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How to recover deleted files on Linux with testdisk

An illustration of a terminal window on a Linux computer.
Fatmawati Achmad Zaenuri / Shutterstock

Have you ever deleted a file and regret it right away? You need it back, and fast! But what if the file is so new and it hasn̵

7;t been backed up yet? Fortunately, you can do something about it.

rm: Abbreviation for Remorse?

It’s all too easy to get the rm command and find yourself staring at a terminal window with a deeper sense of regret. A small wildcard mistake, and you can wipe out a lot more than you intended.

The standard Linux file system, ext4 uses inodes to hold data about each file and an inode table to keep track of the inodes. The inode contains metadata about the file, such as its name, who owns it, what the permissions are, and so on.

It also includes hard link entry points pointing to the file. Each file has at least one hard link. Each time you create a new hard link, the number of hard links increases by one. Each time you delete a hard link, the number of hard links in the inode is reduced by one.

When you delete a file that has the inode marked as unused (and ready for reuse), the last hard link will be deleted. When this happens, the file does not appear in the directory entries and cannot be used or opened.

However, the data that makes up the contents of the file is still present on the hard drive. If you could patch the inode to contain the correct information, the file would be restored. Of course, this would only work if the data that makes up the file on the hard drive is left intact and not overwritten.

You can also create a new inode, copy the leftover data from the old inode, and then replace the missing bits.

These are not trivial activities. If you accidentally delete a file, it’s usually at the worst possible time. It’s always when you need that file, and you need it now. You don’t have time to work with industry editors and other utilities. And if it’s a file you just created, it probably hasn’t been backed up yet, so those won’t help you either.

This true testdisk comes in. It is easy to use and does not require detailed, low level knowledge of the file system. Let’s see how to use it!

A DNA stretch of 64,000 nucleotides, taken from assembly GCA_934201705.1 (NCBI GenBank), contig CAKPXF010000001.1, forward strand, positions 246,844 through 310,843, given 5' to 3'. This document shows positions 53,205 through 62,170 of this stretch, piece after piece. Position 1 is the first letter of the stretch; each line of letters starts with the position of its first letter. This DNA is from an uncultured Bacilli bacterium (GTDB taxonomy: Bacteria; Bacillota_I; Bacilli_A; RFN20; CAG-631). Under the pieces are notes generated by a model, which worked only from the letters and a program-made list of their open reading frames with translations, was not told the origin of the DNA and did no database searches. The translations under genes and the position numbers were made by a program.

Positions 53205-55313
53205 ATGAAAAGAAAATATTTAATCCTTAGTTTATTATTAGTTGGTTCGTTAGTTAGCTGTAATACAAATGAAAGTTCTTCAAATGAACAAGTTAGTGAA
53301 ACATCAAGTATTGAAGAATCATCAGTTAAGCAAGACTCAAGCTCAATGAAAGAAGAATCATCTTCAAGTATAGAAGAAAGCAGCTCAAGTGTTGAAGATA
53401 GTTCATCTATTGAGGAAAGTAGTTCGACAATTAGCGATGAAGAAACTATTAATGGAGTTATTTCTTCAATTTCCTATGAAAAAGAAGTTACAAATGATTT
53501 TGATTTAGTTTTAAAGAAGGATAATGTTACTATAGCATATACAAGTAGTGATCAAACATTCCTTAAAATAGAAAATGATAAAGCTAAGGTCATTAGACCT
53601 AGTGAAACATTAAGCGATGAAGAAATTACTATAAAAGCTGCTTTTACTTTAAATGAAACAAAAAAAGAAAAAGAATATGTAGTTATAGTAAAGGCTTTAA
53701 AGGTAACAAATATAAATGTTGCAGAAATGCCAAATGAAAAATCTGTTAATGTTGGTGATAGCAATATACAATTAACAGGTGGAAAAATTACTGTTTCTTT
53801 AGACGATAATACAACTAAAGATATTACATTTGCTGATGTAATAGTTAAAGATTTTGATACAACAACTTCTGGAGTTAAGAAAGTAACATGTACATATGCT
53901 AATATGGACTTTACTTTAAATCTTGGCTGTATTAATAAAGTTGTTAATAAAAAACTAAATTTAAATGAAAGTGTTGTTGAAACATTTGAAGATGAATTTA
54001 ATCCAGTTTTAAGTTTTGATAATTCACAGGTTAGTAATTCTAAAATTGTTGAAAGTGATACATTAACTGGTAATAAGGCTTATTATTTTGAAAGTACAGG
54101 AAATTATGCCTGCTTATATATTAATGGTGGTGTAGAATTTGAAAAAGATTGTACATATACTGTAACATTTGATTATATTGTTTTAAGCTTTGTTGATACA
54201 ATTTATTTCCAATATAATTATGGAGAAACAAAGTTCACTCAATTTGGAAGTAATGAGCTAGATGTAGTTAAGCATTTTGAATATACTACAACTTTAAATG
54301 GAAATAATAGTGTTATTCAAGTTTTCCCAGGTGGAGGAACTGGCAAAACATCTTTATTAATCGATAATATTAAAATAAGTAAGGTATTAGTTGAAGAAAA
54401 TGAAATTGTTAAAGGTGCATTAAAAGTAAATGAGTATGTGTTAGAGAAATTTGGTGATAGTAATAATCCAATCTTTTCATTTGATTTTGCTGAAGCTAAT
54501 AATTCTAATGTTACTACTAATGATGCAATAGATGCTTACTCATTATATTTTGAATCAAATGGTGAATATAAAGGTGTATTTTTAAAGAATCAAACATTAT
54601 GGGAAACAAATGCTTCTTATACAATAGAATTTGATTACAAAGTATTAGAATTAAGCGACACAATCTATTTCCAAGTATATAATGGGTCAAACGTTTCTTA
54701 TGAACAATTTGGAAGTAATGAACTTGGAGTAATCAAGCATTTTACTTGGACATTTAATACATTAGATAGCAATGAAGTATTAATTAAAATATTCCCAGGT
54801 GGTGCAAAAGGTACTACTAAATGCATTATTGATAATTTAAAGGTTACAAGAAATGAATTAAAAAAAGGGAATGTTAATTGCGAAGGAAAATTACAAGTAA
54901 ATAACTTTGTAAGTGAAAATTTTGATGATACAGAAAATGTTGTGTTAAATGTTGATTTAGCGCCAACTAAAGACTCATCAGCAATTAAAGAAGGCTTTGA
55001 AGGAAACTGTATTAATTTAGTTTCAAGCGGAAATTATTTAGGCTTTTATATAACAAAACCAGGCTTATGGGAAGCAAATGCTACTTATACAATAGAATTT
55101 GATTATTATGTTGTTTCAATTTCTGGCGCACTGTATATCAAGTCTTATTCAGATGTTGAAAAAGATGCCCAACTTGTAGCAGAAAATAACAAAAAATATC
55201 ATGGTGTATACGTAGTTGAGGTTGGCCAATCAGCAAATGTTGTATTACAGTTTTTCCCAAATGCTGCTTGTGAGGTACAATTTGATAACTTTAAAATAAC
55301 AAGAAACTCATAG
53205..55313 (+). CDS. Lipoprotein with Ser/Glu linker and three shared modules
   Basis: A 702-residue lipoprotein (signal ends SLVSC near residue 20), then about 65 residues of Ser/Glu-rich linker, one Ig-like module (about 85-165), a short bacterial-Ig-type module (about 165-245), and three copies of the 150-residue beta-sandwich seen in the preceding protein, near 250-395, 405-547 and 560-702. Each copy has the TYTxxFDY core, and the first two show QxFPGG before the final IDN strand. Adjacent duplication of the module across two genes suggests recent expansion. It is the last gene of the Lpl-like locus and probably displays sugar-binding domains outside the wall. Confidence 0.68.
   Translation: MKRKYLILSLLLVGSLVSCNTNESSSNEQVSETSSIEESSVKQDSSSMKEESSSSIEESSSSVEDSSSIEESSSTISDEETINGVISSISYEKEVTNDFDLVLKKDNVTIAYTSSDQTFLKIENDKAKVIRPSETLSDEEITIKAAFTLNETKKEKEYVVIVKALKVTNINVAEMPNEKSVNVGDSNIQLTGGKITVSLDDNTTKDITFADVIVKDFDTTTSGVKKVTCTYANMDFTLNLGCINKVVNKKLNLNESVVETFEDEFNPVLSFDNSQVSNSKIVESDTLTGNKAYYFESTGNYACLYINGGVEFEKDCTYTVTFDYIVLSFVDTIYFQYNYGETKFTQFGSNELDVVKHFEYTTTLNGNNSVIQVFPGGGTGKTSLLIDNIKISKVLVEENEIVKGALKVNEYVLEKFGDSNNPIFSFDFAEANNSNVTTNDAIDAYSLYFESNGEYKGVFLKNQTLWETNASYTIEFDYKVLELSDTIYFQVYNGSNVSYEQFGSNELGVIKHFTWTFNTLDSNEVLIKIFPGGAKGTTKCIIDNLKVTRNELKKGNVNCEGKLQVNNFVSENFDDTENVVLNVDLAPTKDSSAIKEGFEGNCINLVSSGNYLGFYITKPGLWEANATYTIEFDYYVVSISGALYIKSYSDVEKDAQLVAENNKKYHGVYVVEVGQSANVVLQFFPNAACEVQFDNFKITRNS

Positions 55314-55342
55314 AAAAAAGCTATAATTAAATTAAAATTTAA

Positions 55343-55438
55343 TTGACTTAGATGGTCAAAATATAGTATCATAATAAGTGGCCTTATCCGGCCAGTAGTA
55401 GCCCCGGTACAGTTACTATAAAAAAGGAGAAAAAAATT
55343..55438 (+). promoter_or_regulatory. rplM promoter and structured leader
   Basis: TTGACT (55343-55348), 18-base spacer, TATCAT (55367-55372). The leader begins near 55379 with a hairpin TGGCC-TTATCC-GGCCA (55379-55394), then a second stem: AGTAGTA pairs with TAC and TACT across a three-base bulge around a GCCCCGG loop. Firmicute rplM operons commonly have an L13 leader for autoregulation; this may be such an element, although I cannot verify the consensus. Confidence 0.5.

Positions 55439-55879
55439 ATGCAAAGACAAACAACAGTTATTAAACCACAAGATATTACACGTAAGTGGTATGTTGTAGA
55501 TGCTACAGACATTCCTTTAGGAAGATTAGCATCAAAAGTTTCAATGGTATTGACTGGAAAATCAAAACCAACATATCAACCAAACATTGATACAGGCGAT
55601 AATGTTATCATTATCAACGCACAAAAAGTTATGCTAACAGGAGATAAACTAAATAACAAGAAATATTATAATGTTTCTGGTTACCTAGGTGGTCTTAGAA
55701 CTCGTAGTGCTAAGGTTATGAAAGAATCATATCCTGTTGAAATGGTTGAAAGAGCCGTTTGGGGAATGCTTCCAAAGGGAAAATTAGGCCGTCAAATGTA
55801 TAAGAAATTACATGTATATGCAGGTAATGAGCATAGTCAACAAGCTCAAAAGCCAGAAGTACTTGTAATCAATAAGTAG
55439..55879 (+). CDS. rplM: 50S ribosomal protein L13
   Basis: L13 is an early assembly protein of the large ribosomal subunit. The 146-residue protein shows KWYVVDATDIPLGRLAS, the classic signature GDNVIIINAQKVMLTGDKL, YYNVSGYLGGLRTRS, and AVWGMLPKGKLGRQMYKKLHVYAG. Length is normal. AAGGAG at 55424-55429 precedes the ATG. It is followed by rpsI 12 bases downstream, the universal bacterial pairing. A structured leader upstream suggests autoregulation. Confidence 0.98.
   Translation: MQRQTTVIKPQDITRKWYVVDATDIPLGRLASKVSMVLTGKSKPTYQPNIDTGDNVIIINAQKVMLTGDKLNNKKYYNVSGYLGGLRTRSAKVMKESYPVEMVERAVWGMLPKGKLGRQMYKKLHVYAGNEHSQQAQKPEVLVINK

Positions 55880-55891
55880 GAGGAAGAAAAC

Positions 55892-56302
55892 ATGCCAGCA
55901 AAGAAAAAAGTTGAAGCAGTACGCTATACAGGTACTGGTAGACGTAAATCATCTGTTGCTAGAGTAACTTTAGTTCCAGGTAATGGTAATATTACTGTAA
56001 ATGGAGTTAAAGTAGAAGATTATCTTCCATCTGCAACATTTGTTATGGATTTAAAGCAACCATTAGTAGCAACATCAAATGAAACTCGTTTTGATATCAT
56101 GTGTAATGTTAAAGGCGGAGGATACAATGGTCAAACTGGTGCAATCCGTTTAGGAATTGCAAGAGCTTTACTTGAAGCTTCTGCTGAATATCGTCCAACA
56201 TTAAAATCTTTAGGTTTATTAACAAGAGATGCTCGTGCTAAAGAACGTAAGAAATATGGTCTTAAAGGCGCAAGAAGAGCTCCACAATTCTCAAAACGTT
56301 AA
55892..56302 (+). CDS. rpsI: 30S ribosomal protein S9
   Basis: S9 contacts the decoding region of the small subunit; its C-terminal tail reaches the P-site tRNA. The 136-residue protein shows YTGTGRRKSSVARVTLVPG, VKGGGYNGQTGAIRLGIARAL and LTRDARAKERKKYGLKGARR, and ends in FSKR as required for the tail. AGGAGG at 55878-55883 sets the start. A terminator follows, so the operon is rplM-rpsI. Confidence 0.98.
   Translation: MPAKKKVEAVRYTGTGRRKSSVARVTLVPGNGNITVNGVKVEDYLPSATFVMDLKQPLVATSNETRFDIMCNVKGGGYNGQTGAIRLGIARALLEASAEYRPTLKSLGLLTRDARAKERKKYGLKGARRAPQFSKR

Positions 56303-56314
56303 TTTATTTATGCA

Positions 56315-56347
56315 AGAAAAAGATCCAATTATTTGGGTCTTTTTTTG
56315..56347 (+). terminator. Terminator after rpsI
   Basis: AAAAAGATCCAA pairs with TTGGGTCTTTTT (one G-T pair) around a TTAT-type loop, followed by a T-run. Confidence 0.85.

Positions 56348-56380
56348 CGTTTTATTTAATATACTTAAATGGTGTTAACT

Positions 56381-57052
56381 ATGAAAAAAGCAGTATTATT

RELATED: Everything you ever wanted to know about inodes on Linux

Install test disk

to install testdisk on Ubuntu use this command:

sudo apt-get install testdisk

sudo apt-get install testdisk in a terminal window.

On Fedora you have to type:

sudo dnf install testdisk

sudo dnf install testdisk in a terminal window.

You have to use on Manjaro pacman:

sudo pacman -Sy testdisk

sudo pacman -Sy testdisk in a terminal window.

Use test disk

Although it runs in a terminal window, testdisk has a rudimentary interface. You use the arrow keys to navigate and Enter to make a selection. To keep everything tidy, it is best to create a folder for recovered files.

We type the following to create a folder named “recovered” for our recovered files:

mkdir restored

mkdir fixed in a terminal window.

We type the following to switch to the new directory and start testdisk from there:

cd restored/

cd recovered / in a terminal window.

We must use sudo with testdisk, so we type the following:

sudo testdisk

sudo testdisk in a terminal window.

The first question testdisk asks is about logging. It can create a new log file, use an existing log file, or log nothing at all. It doesn’t matter which option you choose; it does not affect the road testdisk works.

The log options in testdisk in a terminal window.

You can just press Enter to accept the highlighted option and create a new log file. It will be created in the directory you started from testdisk. If you make your choice, testdisk asks which hard drive contains the file system you want to work on.

It lists the hard drives it can find, as well as the squashfs “/ Dev / loop” files. There is one of these for every application you installed from one snap. They are read-only, so you were unable to delete anything from these file systems.

A hard disk menu in test disk in a terminal window.

There is only one physical hard drive in this test machine, so we used the down arrow to highlight the “/ dev / sda” option. We then used the right arrow to select “Proceed” and then hit Enter.